Abramoff, a Republican who says that almost everything he does in life is derived from his conservative values, is more than likely to harness the new eateries to his political agenda. Late this month he’s planning to host a big fundraiser at Archives for incoming deputy majority whip Rep. Eric Cantor of Virginia, the House’s only Jewish Republican in the 108th Congress. Abramoff is planning to name one of his deli’s sandwiches — it’s not clear yet which one — after Cantor. Another one, for balance, will be named after Democratic Senator Joseph Lieberman of Connecticut.

Abramoff, 43, says he’s been a Republican since childhood. Soon after graduating from Brandeis University he became the chairman of the College Republican National Committee, which is where he made his first contacts with key party members. He became particularly close to the Christian conservative right, and later helped Ralph Reed, who had worked for him as a young student, to establish the Christian Coalition. He also befriended Texan Tom DeLay, the newly elected House majority leader, who was extremely instrumental — and now will presumably become much more so — in assisting clients and causes that Abramoff represents.

In recent years, Abramoff became one of Washington’s most successful lobbyists by representing Indian tribes who run casinos, and others who are striving to obtain gambling facilities. As an Orthodox Jew, he sees no religious problem with that. “There is no issur [prohibition] on gambling that I know of,” he said. From a conservative ideological perspective, Indian reservations light his imagination as a low-tax, unregulated, sovereign economic model for communities around the nation. Characterizing them in such a way helped him gain support for reservation-casinos among Republican legislators, even devout Christians who object to gambling on religious grounds.

His reputation for having the ear of senior Republican legislators and for getting things done has made him, according to The New York Times, one of the best compensated lobbyists in town. When asked to confirm the Times’ reporting that he charges $500 per hour, Abramoff said that the figure is not completely accurate. For his own time he actually charges $750 per hour, much above the standard lobbyists’ fee.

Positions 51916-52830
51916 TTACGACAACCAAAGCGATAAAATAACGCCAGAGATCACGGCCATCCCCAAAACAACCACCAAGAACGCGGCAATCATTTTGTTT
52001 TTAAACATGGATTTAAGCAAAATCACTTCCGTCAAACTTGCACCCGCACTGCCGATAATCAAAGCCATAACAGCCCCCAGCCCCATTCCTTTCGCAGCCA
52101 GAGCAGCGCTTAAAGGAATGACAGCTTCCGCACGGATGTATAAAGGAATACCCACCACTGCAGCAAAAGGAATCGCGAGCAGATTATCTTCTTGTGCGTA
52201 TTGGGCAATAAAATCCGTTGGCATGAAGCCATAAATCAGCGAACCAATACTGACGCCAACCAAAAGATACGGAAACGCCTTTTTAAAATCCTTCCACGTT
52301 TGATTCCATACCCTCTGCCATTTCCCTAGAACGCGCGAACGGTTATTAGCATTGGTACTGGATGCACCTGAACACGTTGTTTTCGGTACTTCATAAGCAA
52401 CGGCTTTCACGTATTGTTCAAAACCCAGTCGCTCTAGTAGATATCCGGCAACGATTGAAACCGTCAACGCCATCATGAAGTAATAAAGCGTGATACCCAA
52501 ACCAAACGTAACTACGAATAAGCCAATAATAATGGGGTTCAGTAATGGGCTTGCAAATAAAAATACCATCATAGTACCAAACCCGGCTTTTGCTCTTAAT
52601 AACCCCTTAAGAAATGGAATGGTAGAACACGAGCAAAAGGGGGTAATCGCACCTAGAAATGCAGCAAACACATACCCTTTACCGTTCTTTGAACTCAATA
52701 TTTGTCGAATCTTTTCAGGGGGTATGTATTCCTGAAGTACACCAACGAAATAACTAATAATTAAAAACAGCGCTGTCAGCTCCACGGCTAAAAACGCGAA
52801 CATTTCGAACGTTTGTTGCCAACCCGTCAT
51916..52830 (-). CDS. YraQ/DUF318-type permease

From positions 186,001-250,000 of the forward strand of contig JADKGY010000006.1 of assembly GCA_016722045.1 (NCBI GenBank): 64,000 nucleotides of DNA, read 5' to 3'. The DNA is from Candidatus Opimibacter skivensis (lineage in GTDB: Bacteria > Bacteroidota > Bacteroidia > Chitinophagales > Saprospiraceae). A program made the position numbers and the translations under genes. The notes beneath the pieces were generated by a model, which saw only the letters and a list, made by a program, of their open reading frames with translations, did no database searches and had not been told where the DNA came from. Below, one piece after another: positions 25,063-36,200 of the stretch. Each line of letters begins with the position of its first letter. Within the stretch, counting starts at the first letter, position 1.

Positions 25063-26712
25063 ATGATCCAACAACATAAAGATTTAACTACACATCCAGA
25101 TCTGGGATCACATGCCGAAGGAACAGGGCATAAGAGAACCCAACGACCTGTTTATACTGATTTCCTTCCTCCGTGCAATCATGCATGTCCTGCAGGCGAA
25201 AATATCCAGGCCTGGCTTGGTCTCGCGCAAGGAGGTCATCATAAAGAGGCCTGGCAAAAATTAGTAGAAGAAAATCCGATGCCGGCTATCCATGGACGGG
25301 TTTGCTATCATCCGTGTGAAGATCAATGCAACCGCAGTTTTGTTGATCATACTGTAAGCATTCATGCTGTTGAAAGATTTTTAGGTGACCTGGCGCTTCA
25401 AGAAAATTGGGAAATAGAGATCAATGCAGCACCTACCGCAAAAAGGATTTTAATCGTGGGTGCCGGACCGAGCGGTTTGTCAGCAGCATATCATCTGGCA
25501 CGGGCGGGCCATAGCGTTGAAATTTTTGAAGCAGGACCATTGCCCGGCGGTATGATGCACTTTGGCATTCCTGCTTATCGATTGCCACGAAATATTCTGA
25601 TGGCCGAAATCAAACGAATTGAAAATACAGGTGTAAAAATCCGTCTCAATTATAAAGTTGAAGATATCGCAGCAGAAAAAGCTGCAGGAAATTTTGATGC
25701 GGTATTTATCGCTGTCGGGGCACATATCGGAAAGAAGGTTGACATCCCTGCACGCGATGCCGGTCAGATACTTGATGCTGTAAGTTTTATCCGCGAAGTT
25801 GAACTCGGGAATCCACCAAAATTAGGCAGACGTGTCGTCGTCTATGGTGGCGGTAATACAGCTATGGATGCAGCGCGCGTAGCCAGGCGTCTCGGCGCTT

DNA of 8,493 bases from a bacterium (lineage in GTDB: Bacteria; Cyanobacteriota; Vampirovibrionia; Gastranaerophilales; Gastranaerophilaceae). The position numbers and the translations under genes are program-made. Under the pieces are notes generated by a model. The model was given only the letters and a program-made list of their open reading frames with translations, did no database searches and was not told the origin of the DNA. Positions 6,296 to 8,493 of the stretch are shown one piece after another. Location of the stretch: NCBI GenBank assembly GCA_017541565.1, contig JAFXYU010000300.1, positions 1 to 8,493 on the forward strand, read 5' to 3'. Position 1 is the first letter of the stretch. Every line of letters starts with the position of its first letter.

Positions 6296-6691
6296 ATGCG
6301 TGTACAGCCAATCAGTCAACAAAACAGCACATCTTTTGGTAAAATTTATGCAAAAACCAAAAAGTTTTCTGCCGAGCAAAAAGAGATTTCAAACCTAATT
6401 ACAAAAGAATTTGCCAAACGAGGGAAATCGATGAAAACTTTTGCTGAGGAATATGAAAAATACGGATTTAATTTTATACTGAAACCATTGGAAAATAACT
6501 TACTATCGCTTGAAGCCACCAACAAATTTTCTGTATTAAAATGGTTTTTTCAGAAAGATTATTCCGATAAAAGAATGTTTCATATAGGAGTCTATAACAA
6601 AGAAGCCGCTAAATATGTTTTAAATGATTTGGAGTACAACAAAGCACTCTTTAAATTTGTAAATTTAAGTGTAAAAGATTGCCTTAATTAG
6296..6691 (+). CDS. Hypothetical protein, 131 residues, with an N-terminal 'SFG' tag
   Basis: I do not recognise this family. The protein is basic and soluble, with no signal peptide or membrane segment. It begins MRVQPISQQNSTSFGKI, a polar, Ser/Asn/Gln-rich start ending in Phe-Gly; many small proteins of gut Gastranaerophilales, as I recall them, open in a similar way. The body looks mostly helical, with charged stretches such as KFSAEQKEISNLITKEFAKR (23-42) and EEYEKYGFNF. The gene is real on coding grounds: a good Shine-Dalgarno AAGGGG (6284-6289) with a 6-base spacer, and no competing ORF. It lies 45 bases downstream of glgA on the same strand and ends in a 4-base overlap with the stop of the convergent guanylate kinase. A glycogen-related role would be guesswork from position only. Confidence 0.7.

His move last year to the firm of Greenberg-Traurig LLP is credited with bouncing the firm from No. 16 to No. 4 in the National Journal’s ranking of lobbying law firms. Abramoff’s move was described by the National Journal as the “biggest story” of 2001 on K Street, Washington’s lobbyist-row.

Abramoff is a member of the board of Toward Tradition, the deeply conservative, Seattle-based coalition of Jews and Christians founded by Rabbi Daniel Lapin. Abramoff hired Lapin’s brother, Rabbi David Lapin of California, as dean of the Eshkol Academy, the new yeshiva high school he established last year in the Maryland suburbs.

Abramoff, a solid, thickset man who was once a competitive weight-lifter, says he has always worn his conservative politics and religion on his sleeve — indeed, when he met with the Forward he wore, accessorizing his fine double-breasted suit, a small black yarmulke and a tie dotted with tiny GOP elephants.

Abramoff said he never encountered any antagonism or resentment in the Republican establishment, even 20 years ago, when “Jewish Republican” sounded almost like a contradiction in terms. “The Jewish community is finally starting to understand that a party that is informed on Israel by its religious Christian members, who are not willing to waver from their support of Israel — not withstanding whatever latest peace fad might be going on — is one that would have Israel’s interest better in mind.”